A Thrift Savings Plan (TSP) is a 401(k)-style plan for Federal employees. A Thrift Savings Plan functions the same way a 401(k) does – you can elect to contribute a portion of your salary, known as an employee deferral or employee contribution, and the money will be allowed to grow in the account tax-deferred. The TSP is only available to Federal Employees and United States military personnel. There is a flat contribution of 1% from the employer, and, depending on the type of Federal job, employees may be eligible for a matching contribution from the employer. Continue reading...

What is a Pension?

Pensions are income streams guaranteed to employees upon their retirement. A Pension is a type of Defined Benefit Plan in which your employer promises to pay you a certain amount every month for the rest of your life. Employers who are part of the pension plans are sometimes called pensioners. An employer retains the funds in a trust, usually, and everyone’s pension assets are pooled together in what’s called a Pension Fund. Continue reading...

How Does a 401(k) Compare With Other Retirement Plans?

There are several types of retirement plans that employers can provide, but 401(k)s are one of the most popular. Other employer-sponsored retirement plans include SIMPLEs, SEPs, and various kinds of defined benefit plans. SIMPLE IRAs are sometimes called SIMPLE 401(k)s, because they operate under the same laws as Safe Harbor 401(k)s. They both are primarily employee-funded, and have rigid standards for employer contributions. Continue reading...

What is a Matching Contribution?

Employers can contribute to an employee’s 401(k) on a matching basis. Some employers will make additional contributions to your 401(k) based on the amount of your own contributions. Matching can be done on a dollar-for-dollar basis, meaning that for every dollar you contribute to your account, they will add a dollar as well. It can also be done using a factor, such as ½, meaning they will contribute a dollar every time you contribute two. Continue reading...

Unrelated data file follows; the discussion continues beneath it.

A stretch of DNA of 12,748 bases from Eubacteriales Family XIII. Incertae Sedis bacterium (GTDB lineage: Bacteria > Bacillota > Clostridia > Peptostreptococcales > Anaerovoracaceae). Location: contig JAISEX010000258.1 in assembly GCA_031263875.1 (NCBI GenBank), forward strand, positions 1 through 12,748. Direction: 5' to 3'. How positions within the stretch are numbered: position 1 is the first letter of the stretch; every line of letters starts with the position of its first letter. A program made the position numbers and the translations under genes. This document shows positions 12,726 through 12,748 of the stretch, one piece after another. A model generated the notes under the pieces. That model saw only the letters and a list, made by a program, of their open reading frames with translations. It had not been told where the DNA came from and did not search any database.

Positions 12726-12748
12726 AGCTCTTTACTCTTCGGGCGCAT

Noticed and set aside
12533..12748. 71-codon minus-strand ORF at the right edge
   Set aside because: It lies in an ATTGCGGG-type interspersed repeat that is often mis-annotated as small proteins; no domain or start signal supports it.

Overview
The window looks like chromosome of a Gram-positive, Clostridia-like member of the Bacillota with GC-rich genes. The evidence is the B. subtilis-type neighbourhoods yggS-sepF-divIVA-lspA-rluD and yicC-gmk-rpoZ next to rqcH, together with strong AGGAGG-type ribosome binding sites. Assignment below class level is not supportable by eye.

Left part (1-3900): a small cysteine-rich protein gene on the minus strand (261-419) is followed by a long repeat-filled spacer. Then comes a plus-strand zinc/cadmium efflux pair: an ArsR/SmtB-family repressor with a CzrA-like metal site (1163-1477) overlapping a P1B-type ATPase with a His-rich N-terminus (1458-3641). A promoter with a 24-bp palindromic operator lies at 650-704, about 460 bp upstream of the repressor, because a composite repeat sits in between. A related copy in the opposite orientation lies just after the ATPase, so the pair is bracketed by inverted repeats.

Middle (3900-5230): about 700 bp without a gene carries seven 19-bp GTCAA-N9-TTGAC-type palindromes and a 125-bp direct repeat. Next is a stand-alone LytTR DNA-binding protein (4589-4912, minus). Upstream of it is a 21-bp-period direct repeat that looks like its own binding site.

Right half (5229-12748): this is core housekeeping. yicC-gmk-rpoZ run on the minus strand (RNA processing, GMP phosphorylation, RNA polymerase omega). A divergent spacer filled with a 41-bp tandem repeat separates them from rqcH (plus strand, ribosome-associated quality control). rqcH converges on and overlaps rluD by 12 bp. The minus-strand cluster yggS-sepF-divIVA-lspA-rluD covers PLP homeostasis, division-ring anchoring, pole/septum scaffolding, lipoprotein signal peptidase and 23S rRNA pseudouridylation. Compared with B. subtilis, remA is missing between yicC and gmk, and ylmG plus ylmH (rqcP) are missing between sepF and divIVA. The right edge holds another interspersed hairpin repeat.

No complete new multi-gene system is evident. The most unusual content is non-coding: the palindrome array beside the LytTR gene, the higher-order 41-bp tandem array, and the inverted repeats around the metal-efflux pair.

What Are the Contribution Limits For My Thrift Savings Plan?

Contribution limits for the TSP are the same as regular 401(k)s. Employees and employers using the TSP will have the same contribution limits as 401(k) plans. An employee can defer up to $18,000 a year in 2016, plus a $6,000 catch-up deferral if the employee is over 50 years old. The employer can contribute up to a maximum total balance of $53,000 (or $59,000 if the employee is over 59 ½), including employee deferrals. There is a standard 1% employer flat contribution, and some Federal employees will also receive a match. Continue reading...

Will my target mutual funds miss their targets?

Surprisingly, target funds seem to be doing their jobs well enough, despite their ‘one-size-fits-all’ style. There are many target date mutual funds that have appeared in the past 5-10 years, which are supposed to simplify your investment decisions. These target funds are nothing more than carefully selected asset allocations, based on historical models and a client’s time horizon. For example, Target Retirement 2018 will probably consist of 70% Fixed Income Funds, and 30% of Equity Funds, and Target Retirement 2028 will probably consist of 50% Fixed Income Funds and 50% Equity Funds, etc. Continue reading...

What are the Contribution Deadlines for My Money Purchase/Profit Plan?

Contributions for Money Purchase and Profit Sharing plans come entirely from the employer, and must be made before the deadline. In order for an employer to deduct contributions to a money purchase or profit sharing plan, the first thing that needs to happen is that the plan has to be set up by the last day of that year, which is generally December 31. SEP IRAs, which are different than money purchase or profit sharing plans, do not have to be set up until contributions are made, which can be up until the tax deadline (with extensions). Continue reading...